Languages are highly complex systems and yet most children seem to acquire language easily, even in the absence of formal instruction. New research on young children's use of British Sign Language (BSL) sheds light on one mechanism -- iconicity -- that may play an important role in children's ability to learn language.
For spoken and written language, the arbitrary relationship between a word's form -- how it sounds or how it looks on paper -- and its meaning is a particularly challenging feature of language acquisition. But one of the first things people notice about sign languages is that signs often represent aspects of meaning in their form. For example, in BSL the sign EAT involves bringing the hand to the mouth just as you would if you were bringing food to the mouth to eat it.
In fact, a high proportion of signs across the world's sign languages are similarly iconic, connecting human experience to linguistic form.
Robin Thompson and colleagues David Vison, Bencie Woll, and Gabriella Vigliocco at the Deafness, Cognition and Language Research Centre (DCAL) at University College London in the United Kingdom wanted to examine whether this kind of iconicity might provide a key to understanding how children come to link words to their meaning.
Their findings are published in Psychological Science, a journal of the Association for Psychological Science.
The researchers looked at data from 31 deaf children who were being raised in deaf BSL signing families in the United Kingdom. Parents indicated the number of words understood and produced by their children between the ages of 8 and 30 months. The researchers decided to focus on 89 specific signs, examining children's familiarity with the signs as well as the iconicity and complexity of the signs.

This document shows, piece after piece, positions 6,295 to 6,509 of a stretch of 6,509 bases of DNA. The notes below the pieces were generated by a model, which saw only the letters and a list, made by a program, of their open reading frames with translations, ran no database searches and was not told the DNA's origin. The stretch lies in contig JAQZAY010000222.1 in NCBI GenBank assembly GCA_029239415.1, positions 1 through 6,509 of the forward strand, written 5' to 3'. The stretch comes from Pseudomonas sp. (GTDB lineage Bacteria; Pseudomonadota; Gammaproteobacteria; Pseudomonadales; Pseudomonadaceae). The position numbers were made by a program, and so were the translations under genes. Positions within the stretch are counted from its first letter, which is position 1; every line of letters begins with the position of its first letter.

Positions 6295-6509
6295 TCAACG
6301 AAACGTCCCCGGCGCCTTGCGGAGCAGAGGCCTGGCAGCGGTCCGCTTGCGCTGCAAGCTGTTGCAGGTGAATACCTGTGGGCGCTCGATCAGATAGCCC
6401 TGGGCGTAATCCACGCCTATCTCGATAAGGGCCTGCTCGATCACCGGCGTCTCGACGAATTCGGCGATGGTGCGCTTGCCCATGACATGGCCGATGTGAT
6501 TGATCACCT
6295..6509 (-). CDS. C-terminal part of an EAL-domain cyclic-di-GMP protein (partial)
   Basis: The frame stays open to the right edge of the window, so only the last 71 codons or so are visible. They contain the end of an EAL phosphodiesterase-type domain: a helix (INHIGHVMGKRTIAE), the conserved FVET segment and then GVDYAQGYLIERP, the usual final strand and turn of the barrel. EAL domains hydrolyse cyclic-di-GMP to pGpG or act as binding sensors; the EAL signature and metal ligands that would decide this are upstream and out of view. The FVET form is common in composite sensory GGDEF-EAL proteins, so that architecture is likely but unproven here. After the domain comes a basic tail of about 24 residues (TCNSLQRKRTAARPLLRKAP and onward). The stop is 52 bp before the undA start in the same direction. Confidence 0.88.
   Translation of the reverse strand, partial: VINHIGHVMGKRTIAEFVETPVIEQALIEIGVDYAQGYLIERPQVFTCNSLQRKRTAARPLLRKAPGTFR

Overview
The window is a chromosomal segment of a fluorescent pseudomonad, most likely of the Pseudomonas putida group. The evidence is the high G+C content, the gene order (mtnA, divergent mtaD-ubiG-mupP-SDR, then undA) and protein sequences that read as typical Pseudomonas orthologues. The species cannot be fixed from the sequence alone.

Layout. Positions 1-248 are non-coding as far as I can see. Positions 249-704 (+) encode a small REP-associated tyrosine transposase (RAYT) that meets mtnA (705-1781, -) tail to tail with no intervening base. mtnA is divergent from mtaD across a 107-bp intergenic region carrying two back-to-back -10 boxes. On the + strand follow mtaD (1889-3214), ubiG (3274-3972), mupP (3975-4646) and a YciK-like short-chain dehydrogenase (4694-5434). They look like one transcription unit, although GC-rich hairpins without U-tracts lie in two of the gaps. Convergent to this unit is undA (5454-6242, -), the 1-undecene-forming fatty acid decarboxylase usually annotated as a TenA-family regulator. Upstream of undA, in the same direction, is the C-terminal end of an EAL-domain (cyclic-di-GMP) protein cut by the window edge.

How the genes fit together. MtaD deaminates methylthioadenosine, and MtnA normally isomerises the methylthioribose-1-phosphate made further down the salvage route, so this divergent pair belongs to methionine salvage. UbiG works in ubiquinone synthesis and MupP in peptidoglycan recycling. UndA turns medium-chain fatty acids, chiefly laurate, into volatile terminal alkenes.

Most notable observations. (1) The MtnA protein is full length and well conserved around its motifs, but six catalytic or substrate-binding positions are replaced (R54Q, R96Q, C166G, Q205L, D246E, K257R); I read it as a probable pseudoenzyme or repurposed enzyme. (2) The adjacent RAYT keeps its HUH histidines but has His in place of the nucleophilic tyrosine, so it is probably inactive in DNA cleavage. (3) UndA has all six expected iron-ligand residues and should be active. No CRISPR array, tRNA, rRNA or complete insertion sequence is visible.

The findings reveal that younger (11-20 months) and older (21-30 months) children comprehended and produced more BSL signs that were iconic than those that were less iconic. And the benefit of iconicity seemed to be greater for the older children. Importantly, this relationship did not seem to depend on how familiar, complex or concrete the words were.
Together, these findings suggest that iconicity could play an important role in language acquisition.
Thompson and colleagues hypothesize that iconic links between our perceptual-motor experience of the world and the form of a sign may provide an imitation-based mechanism that supports early sign acquisition. These iconic links highlight motor and perceptual similarity between actions and signs such as DRINK, which is produced by tipping a curved hand to the mouth and represents the action of holding a cup and drinking from it.
The researchers emphasize that these results can also be applied to spoken languages, in which gestures, tone of voice, inflection, and face-to-face communication can help make the link between words and their meanings less arbitrary.
"We suggest that iconicity provides scaffolding -- a middle-ground -- to bridge the "great divide" between linguistic form and bodily experience for both sign language and spoken language learners," says Thompson.
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